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Why I think the cost of manned space flight is justified

There is a lot of controversy over whether the money we spend on manned space flight is worth it, with many opponents of it claiming that that money would be better spent on social programs or other things.

Those in favor of funding space flight most often tout the scientific benefits of the space program as its justification. Problem is, it's a weak argument. From a short-sighted economic standpoint, the science potential doesn't justify the cost of human space flight, by any reasonable definition (especially since a very big chunk of that science can be accomplished remotely via robots). Some would even say unmanned space flight doesn't justify the cost.

Of course, one can always argue that this is more than an economic issue (which is valid but lost on a lot of people), or that the science will ultimately pay dividends long term, even if we don't live to see it. But it would be missing out on a much better argument:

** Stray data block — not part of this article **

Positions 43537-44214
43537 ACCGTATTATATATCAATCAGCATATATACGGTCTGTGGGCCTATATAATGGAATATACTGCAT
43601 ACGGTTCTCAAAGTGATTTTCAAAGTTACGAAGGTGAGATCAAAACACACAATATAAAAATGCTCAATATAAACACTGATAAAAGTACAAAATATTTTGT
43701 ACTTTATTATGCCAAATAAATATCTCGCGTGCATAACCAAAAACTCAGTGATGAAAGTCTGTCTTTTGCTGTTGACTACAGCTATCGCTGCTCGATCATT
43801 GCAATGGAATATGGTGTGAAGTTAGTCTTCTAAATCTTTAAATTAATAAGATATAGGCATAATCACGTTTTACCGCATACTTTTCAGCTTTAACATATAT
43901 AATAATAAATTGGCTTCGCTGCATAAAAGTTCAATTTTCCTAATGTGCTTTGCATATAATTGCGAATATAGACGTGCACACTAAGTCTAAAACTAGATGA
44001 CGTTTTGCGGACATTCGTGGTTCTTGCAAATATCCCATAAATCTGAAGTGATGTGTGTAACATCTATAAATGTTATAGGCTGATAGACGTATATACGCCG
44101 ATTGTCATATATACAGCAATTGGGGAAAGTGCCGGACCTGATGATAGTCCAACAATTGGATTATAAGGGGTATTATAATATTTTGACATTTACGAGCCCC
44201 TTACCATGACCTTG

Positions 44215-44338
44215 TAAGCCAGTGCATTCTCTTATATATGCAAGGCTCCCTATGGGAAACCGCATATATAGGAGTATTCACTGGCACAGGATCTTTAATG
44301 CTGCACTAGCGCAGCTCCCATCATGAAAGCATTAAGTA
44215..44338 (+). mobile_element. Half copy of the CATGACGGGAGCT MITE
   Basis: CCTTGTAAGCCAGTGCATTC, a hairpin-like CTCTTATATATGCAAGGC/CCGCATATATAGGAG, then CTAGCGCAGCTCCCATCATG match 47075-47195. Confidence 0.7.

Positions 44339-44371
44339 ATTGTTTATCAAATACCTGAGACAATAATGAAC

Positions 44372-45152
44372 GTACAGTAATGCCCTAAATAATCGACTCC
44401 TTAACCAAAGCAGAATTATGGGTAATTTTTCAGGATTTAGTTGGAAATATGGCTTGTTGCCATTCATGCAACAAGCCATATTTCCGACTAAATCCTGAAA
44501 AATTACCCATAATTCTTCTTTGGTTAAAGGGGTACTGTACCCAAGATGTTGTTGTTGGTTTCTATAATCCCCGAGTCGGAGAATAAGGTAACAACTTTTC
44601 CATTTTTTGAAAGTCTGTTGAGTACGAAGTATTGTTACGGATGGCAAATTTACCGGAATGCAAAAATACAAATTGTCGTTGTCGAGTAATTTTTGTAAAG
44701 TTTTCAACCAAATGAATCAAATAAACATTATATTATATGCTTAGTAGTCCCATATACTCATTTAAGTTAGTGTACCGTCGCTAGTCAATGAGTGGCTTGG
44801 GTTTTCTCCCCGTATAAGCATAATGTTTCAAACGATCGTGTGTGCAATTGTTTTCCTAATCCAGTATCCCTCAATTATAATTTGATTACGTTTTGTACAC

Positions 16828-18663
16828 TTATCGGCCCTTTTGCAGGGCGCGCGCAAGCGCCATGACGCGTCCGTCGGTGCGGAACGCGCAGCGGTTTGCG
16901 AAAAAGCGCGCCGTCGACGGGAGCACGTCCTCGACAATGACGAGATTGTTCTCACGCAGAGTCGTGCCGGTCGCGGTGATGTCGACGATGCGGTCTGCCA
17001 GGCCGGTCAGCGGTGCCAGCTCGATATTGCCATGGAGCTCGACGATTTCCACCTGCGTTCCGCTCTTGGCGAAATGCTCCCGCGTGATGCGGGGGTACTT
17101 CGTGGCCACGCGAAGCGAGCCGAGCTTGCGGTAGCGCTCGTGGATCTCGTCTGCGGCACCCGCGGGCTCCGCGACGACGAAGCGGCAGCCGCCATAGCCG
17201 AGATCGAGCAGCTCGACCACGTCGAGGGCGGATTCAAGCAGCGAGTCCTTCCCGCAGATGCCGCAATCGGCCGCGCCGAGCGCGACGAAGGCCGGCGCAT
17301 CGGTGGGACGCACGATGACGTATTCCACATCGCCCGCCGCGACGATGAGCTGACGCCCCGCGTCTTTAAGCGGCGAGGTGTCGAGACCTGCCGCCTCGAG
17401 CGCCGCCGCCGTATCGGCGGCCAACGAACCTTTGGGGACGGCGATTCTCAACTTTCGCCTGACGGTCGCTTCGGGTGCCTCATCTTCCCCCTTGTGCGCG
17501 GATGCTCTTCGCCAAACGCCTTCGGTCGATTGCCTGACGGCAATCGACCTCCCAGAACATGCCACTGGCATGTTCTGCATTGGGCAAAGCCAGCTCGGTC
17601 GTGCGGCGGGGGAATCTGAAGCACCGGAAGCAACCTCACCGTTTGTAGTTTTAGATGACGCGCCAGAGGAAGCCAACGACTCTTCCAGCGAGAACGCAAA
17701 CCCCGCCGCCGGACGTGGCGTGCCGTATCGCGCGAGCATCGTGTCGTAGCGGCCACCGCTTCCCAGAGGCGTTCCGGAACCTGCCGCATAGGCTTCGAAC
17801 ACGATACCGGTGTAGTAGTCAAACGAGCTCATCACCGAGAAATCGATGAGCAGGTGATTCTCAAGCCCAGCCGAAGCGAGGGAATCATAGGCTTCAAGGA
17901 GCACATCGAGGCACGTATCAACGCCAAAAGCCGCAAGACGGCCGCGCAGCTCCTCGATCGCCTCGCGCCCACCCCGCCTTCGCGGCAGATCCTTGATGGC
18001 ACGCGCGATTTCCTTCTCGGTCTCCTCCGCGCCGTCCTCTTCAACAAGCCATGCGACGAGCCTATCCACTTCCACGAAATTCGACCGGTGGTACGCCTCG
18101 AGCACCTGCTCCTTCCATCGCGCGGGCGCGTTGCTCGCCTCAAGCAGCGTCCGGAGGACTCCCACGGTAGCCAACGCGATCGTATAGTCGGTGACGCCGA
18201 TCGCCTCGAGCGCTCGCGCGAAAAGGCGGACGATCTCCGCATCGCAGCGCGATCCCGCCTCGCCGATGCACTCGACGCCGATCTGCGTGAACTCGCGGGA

The most immediate and tangible benefit of the space program is not science, but engineering.

There's an old riddle that goes something like this: What's the difference between science and engineering? Science costs money, engineering makes money.

Well, in the space program that isn't true.

Unlike science, engineering is very much goal oriented. Generally, that goal is to make money. And, in the process of engineering so that we can make money, we learn a lot about how to make things better (i.e., safer, more efficient, more reliable, etc.).

But the thing is, when you're trying to make money, there's only so much risk you're willing to take, and therefore, there are only so many goals you're willing to aim for. But, when you decide to put humans into space at a cost, you create engineering goals that never could have been created simply from people seeking to make a profit. And, in striving to meet those goals, we learn things we wouldn't learn otherwise.

To me, the engineering benefits justify the money we spend on space flight. I think we should spend more.

I'm not just talking about the Tempurpedic mattress, either. Thanks to the space program, airplane and cars are safer and more fuel efficient. Computers are faster. Many products are cheaper.

And what about all those homeless people we should be feeding instead? The engineering advances we make to achieve space flight could make it more feasible to feed those homeless people. (Not saying it has or will, but could.)

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